Not all oleochemicals are dangerous or processed with toxic chemicals. The article has a link to a diagram that implies that vegetable glycerin is harmful because it's an oleochemical.  Yes, it is true that vegetable glycerin is considered an "oleochemical" but it also naturally occurs in all soaps.  So, because vegetable glycerin is an "oleochemical" should it be removed from the soap?  If it were, the soap would be quite harsh on the skin.  That's because the vegetable glycerin and the free fatty acids (yes, the same isolated fatty acids that the article warns against) is what gives cold-processed soaps their great moisturizing properties. Soy lecithin (which the company who wrote the article uses) can be considered an oleochemical, as it is a substance derived from vegetable oils.  Natural tocopherol can be considered an oleochemical, and yet it carries numerous health benefits.  Astaxanthin, curcumin, quercitin, and resveratrol all carry incredible promise as antioxidants as well as other health benefits, and they all could be considered "oleocemicals" as, again, they are separated from plant sources.  Just because it can be called an oleochemical, doesn't mean that it's bad.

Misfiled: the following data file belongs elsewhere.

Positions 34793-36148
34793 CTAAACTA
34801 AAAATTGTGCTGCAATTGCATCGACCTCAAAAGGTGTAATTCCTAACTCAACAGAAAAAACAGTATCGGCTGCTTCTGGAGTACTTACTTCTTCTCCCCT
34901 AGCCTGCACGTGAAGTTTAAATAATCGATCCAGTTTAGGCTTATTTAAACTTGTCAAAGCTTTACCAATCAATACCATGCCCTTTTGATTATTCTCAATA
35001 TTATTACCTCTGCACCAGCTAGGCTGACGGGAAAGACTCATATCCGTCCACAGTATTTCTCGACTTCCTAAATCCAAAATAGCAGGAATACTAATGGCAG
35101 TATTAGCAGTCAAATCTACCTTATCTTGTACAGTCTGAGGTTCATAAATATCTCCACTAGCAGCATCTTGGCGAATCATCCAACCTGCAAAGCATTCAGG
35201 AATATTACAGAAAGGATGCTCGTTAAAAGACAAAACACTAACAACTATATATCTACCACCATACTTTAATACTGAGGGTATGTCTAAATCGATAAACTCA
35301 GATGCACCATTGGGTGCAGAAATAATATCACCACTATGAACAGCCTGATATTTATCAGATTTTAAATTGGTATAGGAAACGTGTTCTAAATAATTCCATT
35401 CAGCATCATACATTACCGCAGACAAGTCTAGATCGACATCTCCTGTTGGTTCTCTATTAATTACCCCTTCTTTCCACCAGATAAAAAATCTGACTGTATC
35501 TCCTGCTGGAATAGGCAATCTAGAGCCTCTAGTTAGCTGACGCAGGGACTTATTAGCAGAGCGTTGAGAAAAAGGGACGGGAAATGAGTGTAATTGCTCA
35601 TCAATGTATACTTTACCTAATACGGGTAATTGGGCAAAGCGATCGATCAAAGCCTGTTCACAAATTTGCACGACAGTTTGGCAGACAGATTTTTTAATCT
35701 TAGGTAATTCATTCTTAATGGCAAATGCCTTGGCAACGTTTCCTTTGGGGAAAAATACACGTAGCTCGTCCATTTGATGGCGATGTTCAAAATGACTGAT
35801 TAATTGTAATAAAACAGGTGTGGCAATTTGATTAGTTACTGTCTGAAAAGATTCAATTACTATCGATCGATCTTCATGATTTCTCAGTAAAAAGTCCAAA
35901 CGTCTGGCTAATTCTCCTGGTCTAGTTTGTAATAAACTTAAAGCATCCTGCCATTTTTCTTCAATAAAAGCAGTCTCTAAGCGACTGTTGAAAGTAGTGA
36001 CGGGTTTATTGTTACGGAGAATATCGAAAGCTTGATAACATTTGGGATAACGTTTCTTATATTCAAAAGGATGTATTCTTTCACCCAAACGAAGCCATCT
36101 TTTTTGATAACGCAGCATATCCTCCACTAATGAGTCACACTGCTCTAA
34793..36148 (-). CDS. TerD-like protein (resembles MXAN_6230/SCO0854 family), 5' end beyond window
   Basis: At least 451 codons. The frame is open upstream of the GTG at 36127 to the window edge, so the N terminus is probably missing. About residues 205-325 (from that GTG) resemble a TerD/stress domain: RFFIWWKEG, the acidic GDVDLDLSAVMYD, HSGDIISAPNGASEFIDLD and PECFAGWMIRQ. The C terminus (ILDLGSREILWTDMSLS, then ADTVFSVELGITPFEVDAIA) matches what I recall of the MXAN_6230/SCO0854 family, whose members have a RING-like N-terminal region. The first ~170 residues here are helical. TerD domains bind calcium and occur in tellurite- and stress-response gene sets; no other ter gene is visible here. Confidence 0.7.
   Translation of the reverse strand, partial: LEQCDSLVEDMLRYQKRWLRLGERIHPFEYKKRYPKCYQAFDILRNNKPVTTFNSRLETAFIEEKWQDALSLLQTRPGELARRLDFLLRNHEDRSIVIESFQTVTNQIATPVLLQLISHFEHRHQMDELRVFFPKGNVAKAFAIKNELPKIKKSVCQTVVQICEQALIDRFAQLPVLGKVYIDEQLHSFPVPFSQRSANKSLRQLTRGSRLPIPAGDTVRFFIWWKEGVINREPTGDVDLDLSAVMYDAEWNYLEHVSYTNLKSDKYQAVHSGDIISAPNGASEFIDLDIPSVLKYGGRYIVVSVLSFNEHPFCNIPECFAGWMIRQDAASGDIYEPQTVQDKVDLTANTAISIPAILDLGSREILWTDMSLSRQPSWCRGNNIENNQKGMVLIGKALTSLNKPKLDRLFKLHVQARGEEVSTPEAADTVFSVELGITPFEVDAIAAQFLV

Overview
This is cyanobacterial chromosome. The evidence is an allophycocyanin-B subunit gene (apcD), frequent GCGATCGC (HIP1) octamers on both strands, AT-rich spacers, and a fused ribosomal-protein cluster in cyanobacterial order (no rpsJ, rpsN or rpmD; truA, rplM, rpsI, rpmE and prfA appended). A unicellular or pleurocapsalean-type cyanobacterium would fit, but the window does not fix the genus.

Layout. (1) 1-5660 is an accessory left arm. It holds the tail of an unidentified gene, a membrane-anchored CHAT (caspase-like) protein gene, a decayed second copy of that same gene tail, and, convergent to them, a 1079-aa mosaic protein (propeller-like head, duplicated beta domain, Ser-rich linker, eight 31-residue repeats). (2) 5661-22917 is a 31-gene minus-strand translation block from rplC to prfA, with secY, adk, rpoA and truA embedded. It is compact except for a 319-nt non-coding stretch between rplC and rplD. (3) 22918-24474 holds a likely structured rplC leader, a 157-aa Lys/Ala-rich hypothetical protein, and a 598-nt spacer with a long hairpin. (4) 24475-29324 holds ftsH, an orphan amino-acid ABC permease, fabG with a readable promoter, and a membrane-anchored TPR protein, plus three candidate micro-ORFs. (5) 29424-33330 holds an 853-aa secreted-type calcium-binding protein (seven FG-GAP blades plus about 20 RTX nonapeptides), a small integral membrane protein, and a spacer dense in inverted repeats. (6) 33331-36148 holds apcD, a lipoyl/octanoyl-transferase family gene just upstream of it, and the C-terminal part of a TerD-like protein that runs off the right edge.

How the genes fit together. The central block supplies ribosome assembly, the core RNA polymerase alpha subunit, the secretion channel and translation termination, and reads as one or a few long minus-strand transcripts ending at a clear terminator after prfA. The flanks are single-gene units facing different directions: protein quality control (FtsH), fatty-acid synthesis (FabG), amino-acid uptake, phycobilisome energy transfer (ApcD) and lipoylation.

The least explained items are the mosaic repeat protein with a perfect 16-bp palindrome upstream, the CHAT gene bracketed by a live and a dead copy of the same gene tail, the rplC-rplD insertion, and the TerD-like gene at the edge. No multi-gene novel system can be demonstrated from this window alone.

Again, I want to reiterate that I agree with the spirit of this article.  There are too many companies trying to pass of synthetic chemicals as "organic" and "natural," and there definitely are hundreds of dangerous oleochemicals.  But just because a substance falls under the term "oleochemical" does it mean that it's dangerous, scary, or harmful.


    Are Parabens Natural?

    A reader wrote this statement on my entry of parabens:

    Plants which produce significant amounts of parabens include carrots, olive, cucumber, honeysuckle and ylang ylang (Bach M et al, Plant Physiol, 103(2), 1993); (Aziz N et al, Microbios 93(374), 1998); Smith-Becker J et al, Plant Physiol, 116(1), 1998); (Dweck A, “Natural Preservatives”, Cosmet Toilet, Aug 2003).